• Has a license from the appropriate regulatory board or agency in Alabama or some other state.

  • Has been trained or experienced in the same discipline or school of practice as the defendant.

  • Has practiced in the same discipline or school of practice in the year preceding the alleged breach of the standard of care.

  • Is certified by an appropriate American board in the same specialty if the defendant is board certified.

How Much Can You Sue for Medical Malpractice in Alabama?

The amount you can get in an Alabama medical malpractice lawsuit depends on the factors influencing your case. These include the extent of the injury and the parties involved in a case. To better prepare for your claim, consider the services of a medical malpractice lawyer who can guide you throughout the process. 

Types of Damages

There are mainly two types of compensatory damages one may claim in a medical malpractice claim: economic and non-economic damages. Economic damages are those that are easier to calculate, such as medical expenses and lost wages. Non-economic damages are harder to quantify and are non-financial in nature. These include pain and suffering as well as loss of quality of life.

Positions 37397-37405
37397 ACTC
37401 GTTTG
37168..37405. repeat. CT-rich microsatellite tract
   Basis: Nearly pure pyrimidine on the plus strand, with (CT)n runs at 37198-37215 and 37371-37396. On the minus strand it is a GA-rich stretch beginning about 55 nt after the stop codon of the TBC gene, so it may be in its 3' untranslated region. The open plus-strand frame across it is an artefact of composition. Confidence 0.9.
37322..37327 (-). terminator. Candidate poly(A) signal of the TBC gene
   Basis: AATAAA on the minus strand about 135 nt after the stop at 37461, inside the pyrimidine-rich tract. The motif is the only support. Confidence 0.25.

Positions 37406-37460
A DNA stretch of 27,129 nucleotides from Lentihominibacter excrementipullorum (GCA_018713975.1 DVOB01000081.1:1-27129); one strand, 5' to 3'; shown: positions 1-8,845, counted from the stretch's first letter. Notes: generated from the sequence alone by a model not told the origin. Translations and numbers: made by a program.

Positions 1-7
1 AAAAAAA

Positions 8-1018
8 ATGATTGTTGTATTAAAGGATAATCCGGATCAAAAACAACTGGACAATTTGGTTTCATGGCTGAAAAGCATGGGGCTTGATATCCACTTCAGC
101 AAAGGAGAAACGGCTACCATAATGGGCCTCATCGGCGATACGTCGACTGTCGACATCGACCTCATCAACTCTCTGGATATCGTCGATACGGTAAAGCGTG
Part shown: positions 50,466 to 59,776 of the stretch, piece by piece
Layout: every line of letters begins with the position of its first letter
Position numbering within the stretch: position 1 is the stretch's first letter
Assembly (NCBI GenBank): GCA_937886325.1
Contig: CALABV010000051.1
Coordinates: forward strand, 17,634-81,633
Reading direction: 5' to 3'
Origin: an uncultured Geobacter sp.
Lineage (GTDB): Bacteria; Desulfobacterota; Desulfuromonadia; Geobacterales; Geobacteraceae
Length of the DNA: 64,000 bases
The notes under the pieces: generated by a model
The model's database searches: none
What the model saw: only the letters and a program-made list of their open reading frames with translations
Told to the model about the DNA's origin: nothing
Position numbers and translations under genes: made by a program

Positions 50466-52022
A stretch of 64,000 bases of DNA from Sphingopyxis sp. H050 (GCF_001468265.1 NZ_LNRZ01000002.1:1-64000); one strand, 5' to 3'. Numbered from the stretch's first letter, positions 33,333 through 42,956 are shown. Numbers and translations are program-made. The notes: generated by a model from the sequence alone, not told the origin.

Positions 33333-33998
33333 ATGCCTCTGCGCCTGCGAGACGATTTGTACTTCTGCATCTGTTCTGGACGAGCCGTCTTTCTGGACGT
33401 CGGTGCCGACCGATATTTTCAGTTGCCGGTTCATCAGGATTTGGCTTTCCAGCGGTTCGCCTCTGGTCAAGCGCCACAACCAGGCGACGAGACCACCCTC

When it comes to damage caps, Alabama has none for medical malpractice cases (including wrongful death). This is due to the Alabama Supreme Court ruling that restrictions on medical malpractice awards are unconstitutional. The ruling stems from Barbara Moore's medical malpractice case against the Mobile Infirmary Association in 1991.